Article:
Pokken Tournament Deluxe: Giving Fighting Games a Fighting Chance

Pokken Tournament Deluxe is a Pokemon fighting spinoff game developed by Bandai Namco and published by Nintendo. It originally released in arcades and Wii U in 2015. A port to Nintendo Switch was released in September 2017 with the combined content from both Wii U and arcade versions. MSRB is $60. I played the Nintendo Switch version.

Arms was the Nintendo-fied Fighting game, a smooth yet quirky approach to the genre. I liked it so much that I felt a “real” Fighting game was worth another shot. However, if I was going to put in the time and effort needed to learn all the mechanics and memorize the combos, I would need something to help me stay going.

Why not Pokemon?

As a fan, I saw Pokken Tournament as a long-awaited opportunity — what if you could directly control the Pokemon during a battle instead of picking attacks from an RPG menu? The game answers that question spectacularly. I get a great kick out of the spectacle of each battle — Machamp’s punches have that impact that you’d expect them to have, and Decidueye’s flips have the kind of momentum you’d see in an anime, not in a video game. Scizor’s body glistens with a metallic polish and Gengar’s wisps glow menacingly. I recognize that Game Freak have a lot on their plate with hundreds of Pokemon to model and hundreds of attacks to animate, but when I saw Pikachu zipping left and right while Charizard’s flamethrower consumed the battlefield, I couldn’t help but feel awestruck by Pokken Tournament‘s superior animations. I can only hope that one day Game Freak will make their games look half as good.

Pokken enlisted a healthy roster of 21 fighters across many different elements and body types, not including the 2 DLC characters and the dozens of Support Pokemon. Sadly, the cute Pokemon did make the roster cut, most were the “cool / tough” Pokemon that you’d expect to see in intense battles. I enjoyed diving into each Pokemon’s unique moveset. After spending time looking at each one, I still struggled picking a main — over half of the fighters landed well for me. Some Pokemon that I’ve never paid attention to in the RPGs, such as Braxien and Empoleon, became some of my favorites in Pokken. In the end, I picked Empoleon as my main. I loved his wide surf attacks, his long-reaching ice beam, and his aqua jet could take any opponent off guard.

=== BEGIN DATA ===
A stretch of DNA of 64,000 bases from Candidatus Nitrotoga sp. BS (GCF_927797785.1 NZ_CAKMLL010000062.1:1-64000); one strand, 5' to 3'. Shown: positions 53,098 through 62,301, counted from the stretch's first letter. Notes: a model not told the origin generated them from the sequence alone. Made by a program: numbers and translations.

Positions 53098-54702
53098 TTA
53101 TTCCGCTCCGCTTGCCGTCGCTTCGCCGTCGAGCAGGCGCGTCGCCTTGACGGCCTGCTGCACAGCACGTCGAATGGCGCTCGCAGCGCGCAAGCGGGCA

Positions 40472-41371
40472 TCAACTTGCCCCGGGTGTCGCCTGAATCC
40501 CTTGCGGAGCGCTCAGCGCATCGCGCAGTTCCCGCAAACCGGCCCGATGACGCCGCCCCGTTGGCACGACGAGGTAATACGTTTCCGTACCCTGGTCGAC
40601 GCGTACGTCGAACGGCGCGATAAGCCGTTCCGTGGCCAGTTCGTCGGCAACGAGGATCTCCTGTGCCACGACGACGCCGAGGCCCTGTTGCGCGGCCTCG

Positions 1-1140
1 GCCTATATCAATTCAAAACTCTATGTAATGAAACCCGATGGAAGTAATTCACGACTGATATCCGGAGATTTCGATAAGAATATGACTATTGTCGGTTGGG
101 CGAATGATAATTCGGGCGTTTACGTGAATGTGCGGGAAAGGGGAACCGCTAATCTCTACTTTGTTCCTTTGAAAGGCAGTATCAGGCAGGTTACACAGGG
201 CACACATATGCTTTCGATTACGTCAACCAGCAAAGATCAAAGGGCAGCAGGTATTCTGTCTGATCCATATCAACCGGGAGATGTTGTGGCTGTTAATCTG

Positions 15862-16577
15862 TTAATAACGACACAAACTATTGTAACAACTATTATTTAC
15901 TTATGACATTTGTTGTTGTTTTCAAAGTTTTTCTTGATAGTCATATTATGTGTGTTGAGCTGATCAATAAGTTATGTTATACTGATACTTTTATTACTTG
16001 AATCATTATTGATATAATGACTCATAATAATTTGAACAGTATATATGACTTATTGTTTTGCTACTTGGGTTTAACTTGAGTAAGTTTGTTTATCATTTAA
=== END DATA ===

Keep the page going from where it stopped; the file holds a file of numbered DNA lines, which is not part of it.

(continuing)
It’s a good thing I found Pokemon fighters that I liked, because this game took me several hours to memorize the combos as well as adapt to not one, but two different fighting phases. Each match begins in Field Phase, where you can freely control the Pokemon around the arena, firing off ranged attacks for chip damage and finding an opening in your opponent’s moves. If you land a strong combo or make the right attack, you’ll trigger Duel Phase. In Duel Phase, the Pokemon move left and right on a 2D plane like a traditional Fighting game. During Duel Phase you’ll need to pay closer attention to spacing and timing. If you deal enough damage to your opponent, you’ll trigger the game to revert back to Field Phase, and the cycle will begin anew.

There are other details to keep in mind, too. If you trigger a phase shift at just the right time, you can heal some of the damage you received. Similarly, your opponent can do the same; so while chip damage can help, the most important things to do is to connect your combos. A well-timed use of Support Pokemon can disrupt an opponent’s momentum and actually change the tide of battle. Similarly, a wise use of your synergy gauge can help turn around a desperate situation. Finally, each arena has an invisible wall around it, and you can actually use that wall to juggle your opponent easier. I often used Empoleon’s aqua jet to push the enemies to the wall then juggle them there for a bit. Once I got the hang of it, it became quite satisfying to pull off. The Fighting game mechanics had a solid foundation with unique mechanics of their own. I’m happy that they didn’t just put a Pokemon skin on a basic Fighting game. I could tell the developers put some consideration into it. The different phases allow the Pokemon to shine both in their special ranged attacks as well as up close with their physical attacks.